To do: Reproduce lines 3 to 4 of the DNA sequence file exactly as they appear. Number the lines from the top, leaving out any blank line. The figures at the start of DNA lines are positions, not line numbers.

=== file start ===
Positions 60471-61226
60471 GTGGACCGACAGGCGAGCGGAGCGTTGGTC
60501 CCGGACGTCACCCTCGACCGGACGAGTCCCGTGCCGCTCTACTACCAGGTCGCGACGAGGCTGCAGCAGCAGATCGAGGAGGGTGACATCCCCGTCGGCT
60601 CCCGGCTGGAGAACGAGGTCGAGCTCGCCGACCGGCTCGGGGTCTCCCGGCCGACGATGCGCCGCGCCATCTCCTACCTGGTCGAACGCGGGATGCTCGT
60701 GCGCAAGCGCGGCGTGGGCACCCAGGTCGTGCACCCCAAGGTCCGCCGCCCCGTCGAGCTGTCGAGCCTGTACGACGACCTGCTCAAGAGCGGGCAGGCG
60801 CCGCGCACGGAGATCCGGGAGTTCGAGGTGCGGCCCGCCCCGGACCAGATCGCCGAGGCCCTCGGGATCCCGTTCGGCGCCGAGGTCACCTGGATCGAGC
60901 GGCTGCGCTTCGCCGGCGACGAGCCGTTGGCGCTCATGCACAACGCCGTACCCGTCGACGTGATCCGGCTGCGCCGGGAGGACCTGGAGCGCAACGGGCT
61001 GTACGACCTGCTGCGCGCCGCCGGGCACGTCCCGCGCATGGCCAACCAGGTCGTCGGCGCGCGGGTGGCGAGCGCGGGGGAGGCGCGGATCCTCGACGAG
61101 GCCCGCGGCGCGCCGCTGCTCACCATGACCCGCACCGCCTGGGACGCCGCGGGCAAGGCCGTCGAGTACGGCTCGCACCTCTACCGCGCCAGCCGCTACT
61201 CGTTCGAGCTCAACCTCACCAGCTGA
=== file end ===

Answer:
60501 CCGGACGTCACCCTCGACCGGACGAGTCCCGTGCCGCTCTACTACCAGGTCGCGACGAGGCTGCAGCAGCAGATCGAGGAGGGTGACATCCCCGTCGGCT
60601 CCCGGCTGGAGAACGAGGTCGAGCTCGCCGACCGGCTCGGGGTCTCCCGGCCGACGATGCGCCGCGCCATCTCCTACCTGGTCGAACGCGGGATGCTCGT